Blob Opera is a playful machine learning experiment that takes your musical ideas and transforms them into beautiful harmonious opera singing — no singing skills required. We used the voices of four professional opera singers to train a “neural network,” essentially teaching the algorithm how to sing and harmonize across four different voice types and incorporating singing synthesis, an area of AI focused on how computers can model human singing. A digital toy for everyone regardless of musical skills, Blob Opera has been used in many contexts, from teachers in the classroom to professional artists to amateur creatives. More here.
Art Selfie provides a doorway into art, surfacing artwork with faces that look like yours. When you take a selfie, a machine learning model compares your photo with faces in artworks that our museum partners have provided. After a short moment, you will see your results along with a percentage to estimate the visual similarity of each match and your face. You can then tap on your lookalike to discover more information about it and its artist, one that perhaps you've never heard of before. Read more here.
What if you could hear color? In this collaboration with the Centre Pompidou, you can explore Vassily Kandinsky’s synesthesia and “play” his pioneering masterpiece, Yellow-Red-Blue, with the help of machine learning. Everyone — perhaps for the first time —can now experience what a “Kandinsky” sounds like by listening to a painting. More information here.
Other projects connecting people to culture in new ways include Giga Manga, which helps you create unique manga characters with the help of machine learning. Sketch a few simple lines and add some splashes of color — then let machine learning fill in the rest. And following the success of Art Selfie, we also created Art Transfer and Pet Portrait.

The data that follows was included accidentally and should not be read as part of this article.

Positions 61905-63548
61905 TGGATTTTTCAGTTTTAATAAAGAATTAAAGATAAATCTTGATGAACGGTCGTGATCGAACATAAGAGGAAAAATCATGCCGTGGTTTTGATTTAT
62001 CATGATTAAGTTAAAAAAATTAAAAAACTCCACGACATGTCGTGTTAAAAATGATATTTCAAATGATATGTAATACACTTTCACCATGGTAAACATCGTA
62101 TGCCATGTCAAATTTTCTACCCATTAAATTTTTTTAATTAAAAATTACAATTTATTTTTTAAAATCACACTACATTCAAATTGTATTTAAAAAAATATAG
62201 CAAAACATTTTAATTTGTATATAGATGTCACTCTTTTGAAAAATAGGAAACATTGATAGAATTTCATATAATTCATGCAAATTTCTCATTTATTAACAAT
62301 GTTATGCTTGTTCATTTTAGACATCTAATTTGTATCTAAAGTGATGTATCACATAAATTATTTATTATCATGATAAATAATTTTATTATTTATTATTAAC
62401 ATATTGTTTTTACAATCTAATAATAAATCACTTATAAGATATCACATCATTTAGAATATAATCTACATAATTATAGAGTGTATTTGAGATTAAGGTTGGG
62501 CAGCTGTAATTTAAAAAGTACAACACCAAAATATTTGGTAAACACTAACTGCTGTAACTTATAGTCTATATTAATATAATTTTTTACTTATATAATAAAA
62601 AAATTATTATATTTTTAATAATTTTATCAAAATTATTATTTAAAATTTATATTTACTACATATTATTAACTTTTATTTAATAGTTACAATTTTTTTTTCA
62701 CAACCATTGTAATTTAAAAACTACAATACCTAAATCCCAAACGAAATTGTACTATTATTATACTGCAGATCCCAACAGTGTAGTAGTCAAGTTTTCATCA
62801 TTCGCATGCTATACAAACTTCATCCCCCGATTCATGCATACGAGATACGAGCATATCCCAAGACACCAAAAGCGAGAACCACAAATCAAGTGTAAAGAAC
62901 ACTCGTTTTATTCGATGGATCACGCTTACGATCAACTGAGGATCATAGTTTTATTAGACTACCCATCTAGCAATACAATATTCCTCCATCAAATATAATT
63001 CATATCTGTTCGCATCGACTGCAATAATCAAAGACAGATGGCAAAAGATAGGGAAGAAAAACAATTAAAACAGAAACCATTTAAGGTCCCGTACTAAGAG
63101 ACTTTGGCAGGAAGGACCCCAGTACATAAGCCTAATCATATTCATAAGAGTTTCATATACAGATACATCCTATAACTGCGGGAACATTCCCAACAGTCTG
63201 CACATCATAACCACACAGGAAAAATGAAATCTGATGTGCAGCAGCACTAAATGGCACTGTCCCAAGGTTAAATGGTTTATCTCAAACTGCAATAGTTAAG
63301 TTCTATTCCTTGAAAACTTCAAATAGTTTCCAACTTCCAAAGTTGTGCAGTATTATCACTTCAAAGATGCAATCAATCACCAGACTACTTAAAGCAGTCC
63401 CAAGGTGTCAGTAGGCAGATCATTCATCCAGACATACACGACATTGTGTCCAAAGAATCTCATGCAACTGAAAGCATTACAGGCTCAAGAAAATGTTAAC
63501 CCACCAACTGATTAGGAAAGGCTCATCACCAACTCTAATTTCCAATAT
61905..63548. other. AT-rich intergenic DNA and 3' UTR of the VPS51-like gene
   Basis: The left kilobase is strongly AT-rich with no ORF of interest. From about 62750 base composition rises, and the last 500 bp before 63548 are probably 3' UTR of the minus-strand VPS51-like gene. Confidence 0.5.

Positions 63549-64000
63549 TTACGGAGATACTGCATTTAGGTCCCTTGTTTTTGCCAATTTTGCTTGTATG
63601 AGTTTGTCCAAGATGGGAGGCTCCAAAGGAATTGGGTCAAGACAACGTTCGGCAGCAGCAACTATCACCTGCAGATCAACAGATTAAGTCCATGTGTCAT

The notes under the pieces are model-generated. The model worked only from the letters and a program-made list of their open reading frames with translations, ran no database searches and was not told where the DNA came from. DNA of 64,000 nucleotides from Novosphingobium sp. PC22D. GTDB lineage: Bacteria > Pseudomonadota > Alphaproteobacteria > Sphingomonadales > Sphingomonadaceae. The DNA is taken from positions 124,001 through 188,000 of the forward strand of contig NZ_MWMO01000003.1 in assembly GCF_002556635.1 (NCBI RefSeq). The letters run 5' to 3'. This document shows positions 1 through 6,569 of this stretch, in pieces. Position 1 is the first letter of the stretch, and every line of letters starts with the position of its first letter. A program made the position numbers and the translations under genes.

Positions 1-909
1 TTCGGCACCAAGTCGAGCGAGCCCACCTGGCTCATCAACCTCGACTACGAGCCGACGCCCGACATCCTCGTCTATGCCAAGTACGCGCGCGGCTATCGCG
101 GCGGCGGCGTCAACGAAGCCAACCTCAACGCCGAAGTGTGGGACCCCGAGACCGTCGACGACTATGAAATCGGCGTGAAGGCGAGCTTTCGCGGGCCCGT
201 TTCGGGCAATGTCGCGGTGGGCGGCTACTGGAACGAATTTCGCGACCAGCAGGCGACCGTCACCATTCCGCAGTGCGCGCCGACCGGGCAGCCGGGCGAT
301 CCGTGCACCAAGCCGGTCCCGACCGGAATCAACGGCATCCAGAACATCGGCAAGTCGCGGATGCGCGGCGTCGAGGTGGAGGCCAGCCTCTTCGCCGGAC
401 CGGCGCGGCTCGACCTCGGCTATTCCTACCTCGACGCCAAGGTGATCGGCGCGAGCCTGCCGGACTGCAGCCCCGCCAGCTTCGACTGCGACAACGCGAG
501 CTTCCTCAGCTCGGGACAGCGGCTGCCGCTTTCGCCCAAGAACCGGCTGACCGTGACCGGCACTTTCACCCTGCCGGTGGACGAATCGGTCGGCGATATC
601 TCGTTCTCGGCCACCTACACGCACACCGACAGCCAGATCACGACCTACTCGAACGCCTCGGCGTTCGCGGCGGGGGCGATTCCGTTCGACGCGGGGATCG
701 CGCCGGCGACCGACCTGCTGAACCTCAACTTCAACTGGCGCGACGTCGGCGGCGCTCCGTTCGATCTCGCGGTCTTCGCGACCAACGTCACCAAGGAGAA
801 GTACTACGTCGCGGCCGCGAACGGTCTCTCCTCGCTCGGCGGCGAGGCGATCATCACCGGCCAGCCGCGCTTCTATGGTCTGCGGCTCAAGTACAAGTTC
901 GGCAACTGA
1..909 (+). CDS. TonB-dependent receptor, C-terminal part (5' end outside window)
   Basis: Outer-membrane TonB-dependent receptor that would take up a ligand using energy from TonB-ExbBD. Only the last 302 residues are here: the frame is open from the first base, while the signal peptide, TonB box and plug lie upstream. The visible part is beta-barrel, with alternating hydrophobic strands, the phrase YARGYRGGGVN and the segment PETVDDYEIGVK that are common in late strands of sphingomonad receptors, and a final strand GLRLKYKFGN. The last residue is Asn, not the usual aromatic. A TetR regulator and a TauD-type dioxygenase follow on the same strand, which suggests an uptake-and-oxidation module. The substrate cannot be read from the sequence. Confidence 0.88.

AI as a tool for artists in their creative work
This tool for choreography, powered by AI and created with renowned choreographer Wayne McGregor, generates original movement inspired by Wayne McGregor’s archive, creating a live dialogue between dancers and his 25 year body of work. Try out this “Living Archive” here.
If Pollinators designed gardens, what would humans see? Commissioned by the Eden Project, Cornwall, UK, and created by artist Alexandra Daisy Ginsberg, this one-of-a-kind interspecies artwork called Pollinator Pathmaker, uses an algorithmic tool to help you design and plant gardens for endangered bees and butterflies
POEMPORTRAITS is an online collective artwork created by artist Es Devlin in collaboration with Google Arts & Culture Lab and technologist Ross Goodwin that allows visitors to create poems with the help of AI. It is accessible online & currently on tour as an installation as part of Barbican Centre’s AI: More than Human exhibition.
Through our AMI Grants, we’re also supporting contemporary artists working with machine learning in their art practices, presenting possibilities of artistic application of machine learning since 2019. The grants have helped a diverse set of international artists to collaborate with Google creative technologists to explore machine learning techniques in film, poetry, sound art, and interactive storytelling — with more to come.
This article first appeared on Google Arts & Culture. Written by Amit Sood
Written, Compiled & Edited by
The Bergen Review Media Team